Vegetable Stroganoff Two Ways

by mary on April 23, 2013

mushroom vegetable stroganoff over egg noodles on a dinner plate with a fork

mushroom vegetable stroganoff

It’s time for comfort food around our house and this surely qualifies. Part of what makes a ‘comfort food’ is childhood memories of it. I’ve mainly served my children healthy food so I hope their future comfort foods may be fairly healthy items. I don’t know whether my own family ever had the classic beef stroganoff (Mom?) but I certainly cooked Mollie Katzen’s Vegetable Stroganoff from the original Moosewood Cookbook when I was in college, and this recipe in its inspiration and spicing still owes something to hers.

Another part of comfort food is that it’s rich and filling, and this recipe certainly is that. It’s pretty high-fat, with more of the fat coming from extra virgin olive oil than from anything else. For something lighter you could steam the tempeh instead of frying it, or pre-steam it before frying so it will absorb less oil. I used some of my own homemade vegetable stock from the freezer for this recipe and it added a lot of flavor.

My teen hates mushrooms so I rarely serve them. In service to getting my comfort food, though, I made this with an ample amount of criminis, which are small portobello mushrooms. I made a second, teen-friendly version, just as good, with a head of cauliflower substituting for the mushrooms. And a third (un-pictured) version where I served the stroganoff over brown sushi rice to make it whole-grain and gluten-free. Personal chef service at work!

cauliflower and bell pepper vegetable stroganoff over egg noodles on a dinner plate

cauliflower vegetable stroganoff

5.0 from 1 reviews
Vegetable Stroganoff
 
Prep
Cook
Total
 
Author:
Type: main, dinner
Serves: 3 or 4
Ingredients
  • 1 lb. soy tempeh (2 8 oz. packages) sliced into long, thin, strips ¼" wide.
  • 7 Tbsp. extra virgin olive oil
  • ½ cup chopped shallot
  • 8 oz. sliced crimini (baby portobello) mushrooms OR for cauliflower version, one medium head of cauliflower, broken into medium-small florets
  • 1 yellow, orange, or red bell pepper, seeded, thinly sliced, slices cut in half
  • 1½ Tbsp. minced garlic
  • 3 Tbsp. ghee or butter
  • 3 Tbsp. red wine
  • 1 cup rich vegetable stock, reduced to ½ cup (if you don't have good vegetable stock, use whatever alternative you have such as a small amount of vegetable paste or a vegetable boullon cube, but choose a boullon cube without MSG)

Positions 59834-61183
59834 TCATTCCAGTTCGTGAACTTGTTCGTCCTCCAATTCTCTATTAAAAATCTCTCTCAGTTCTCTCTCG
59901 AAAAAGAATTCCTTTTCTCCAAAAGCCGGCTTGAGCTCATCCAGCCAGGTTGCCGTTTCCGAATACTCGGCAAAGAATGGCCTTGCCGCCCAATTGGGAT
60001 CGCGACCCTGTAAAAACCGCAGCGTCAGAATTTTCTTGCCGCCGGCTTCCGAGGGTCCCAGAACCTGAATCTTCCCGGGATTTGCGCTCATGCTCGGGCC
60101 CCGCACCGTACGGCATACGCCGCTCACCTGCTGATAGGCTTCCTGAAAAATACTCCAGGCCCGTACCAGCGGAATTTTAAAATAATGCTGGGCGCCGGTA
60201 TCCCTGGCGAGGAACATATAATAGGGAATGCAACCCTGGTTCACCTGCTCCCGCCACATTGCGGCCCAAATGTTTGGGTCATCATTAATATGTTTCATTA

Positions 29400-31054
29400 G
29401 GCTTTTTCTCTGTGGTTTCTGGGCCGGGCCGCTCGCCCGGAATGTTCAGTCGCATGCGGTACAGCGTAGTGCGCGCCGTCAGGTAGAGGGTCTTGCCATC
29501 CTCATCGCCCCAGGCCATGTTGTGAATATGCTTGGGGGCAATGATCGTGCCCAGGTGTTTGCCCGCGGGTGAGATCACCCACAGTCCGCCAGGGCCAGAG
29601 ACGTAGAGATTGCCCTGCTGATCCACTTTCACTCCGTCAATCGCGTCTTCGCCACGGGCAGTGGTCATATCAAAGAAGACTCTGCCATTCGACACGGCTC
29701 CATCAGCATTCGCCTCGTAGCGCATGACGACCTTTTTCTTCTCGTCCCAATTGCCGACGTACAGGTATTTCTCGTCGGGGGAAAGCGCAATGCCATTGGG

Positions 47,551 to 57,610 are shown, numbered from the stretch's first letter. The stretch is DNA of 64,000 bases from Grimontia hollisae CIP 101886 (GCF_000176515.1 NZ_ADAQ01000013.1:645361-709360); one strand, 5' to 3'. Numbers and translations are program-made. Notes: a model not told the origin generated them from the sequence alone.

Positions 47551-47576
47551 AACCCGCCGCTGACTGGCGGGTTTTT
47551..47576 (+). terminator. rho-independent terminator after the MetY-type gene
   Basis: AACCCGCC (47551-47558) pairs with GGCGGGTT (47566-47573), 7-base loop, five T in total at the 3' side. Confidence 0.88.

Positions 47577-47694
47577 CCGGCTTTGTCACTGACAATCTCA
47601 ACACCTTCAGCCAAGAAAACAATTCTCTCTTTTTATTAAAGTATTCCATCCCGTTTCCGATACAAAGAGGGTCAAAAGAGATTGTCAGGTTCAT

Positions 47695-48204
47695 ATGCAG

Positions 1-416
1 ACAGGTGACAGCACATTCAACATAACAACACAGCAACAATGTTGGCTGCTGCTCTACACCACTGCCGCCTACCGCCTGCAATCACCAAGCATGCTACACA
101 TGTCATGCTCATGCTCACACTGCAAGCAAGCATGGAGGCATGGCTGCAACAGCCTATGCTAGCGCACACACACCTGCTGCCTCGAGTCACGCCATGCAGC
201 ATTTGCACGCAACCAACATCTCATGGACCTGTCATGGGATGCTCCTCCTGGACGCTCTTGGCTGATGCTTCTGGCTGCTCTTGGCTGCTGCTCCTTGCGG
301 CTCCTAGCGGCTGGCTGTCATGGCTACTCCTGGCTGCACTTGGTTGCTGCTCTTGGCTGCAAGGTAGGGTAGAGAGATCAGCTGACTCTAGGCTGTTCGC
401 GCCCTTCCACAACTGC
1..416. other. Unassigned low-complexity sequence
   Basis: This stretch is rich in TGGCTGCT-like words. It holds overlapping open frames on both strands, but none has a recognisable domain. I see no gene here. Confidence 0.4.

• 1 Tbsp. reduced sodium tamari
  • ¾ cup organic sour cream
  • ½ tsp. dill weed
  • ½ tsp. smoked paprika
  • salt and black pepper to taste
  • 8 oz. pappardelle pasta (egg noodles), or substitute gluten-free pasta or rice for gluten-free alternative
Instructions
  1. Simmer one cup of vegetable stock until reduced by half.
  2. Fry the tempeh in olive oil over medium-low heat. I do this in 2 batches with 8 oz. of tempeh and 3-4 Tbsp. olive oil in each batch, flipping the tempeh after a few minutes. For more detailed directions please see my post on "Fried Tempeh."
  3. Remove tempeh from pan and reserve for later in recipe. Cut it into short pieces.
  4. (Heat up water in large pot for the pasta.)
  5. Melt the ghee or butter (ghee will make it easier to avoid scorching) on medium heat.
  6. Add crimini mushrooms and chopped shallot, saute, stirring occasionally, for about five minutes.
  7. Add garlic and bell pepper, lower heat a little, and cook for another 2-3 minutes.
  8. By now the mushrooms should have darkened, softened, and absorbed the butter and shallots should be cooked through.
  9. Add wine, vegetable stock, tamari, and fried tempeh to the mushroom/shallot mixture.
  10. (Begin cooking the papardelle pasta.)
  11. Cook mushroom/shalllot/tempeh mixture for several more minutes.
  12. Turn off heat and wait a minute, this will let the pan cool off a little so it will not break the sour cream when you add it.
  13. Add sour cream, spices, and salt and pepper to taste. Stir together.
  14. (Check pasta often, drain as soon as it is al dente.)
  15. Serve pasta with stroganoff sauce on top.

 

{ 6 comments… read them below or add one }

Kiran from KiranTarun.com
Twitter:
April 25, 2013 at 7:34 pm

Finally! A stroganoff that is NOT made with beef! Delish :)
Kiran recently posted..Chopped Apple & Chicken Salad w/ Clementine DressingMy Profile

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mary mary April 25, 2013 at 7:36 pm

Thanks, Kiran!

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Chere Michelle April 29, 2013 at 3:43 am

Comfort food! It IS all about memories and what we believe soothing for the soul. I don’t use tempeh enough and this is a reminder to me. I really need to branch out a bit :-) Thanks!

Reply

mary mary October 27, 2013 at 12:48 am

You’re welcome, thanks for stopping by.

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Joanne
Twitter:
April 29, 2013 at 5:51 pm

What a wonderful recipe. I’m always looking for ways to use tempeh

Reply

Hazel May 20, 2013 at 1:36 pm

Gosh, this looks amazing and your noodles are so yellow and enticing! It looks like a really tasty alternative to using beef too. I just need to do some research on a few of the ingredients I’m not familiar with: soy tempeh, sodium tamari and dill weed…
Hazel recently posted..How I bought my Samsung Galaxy S4My Profile

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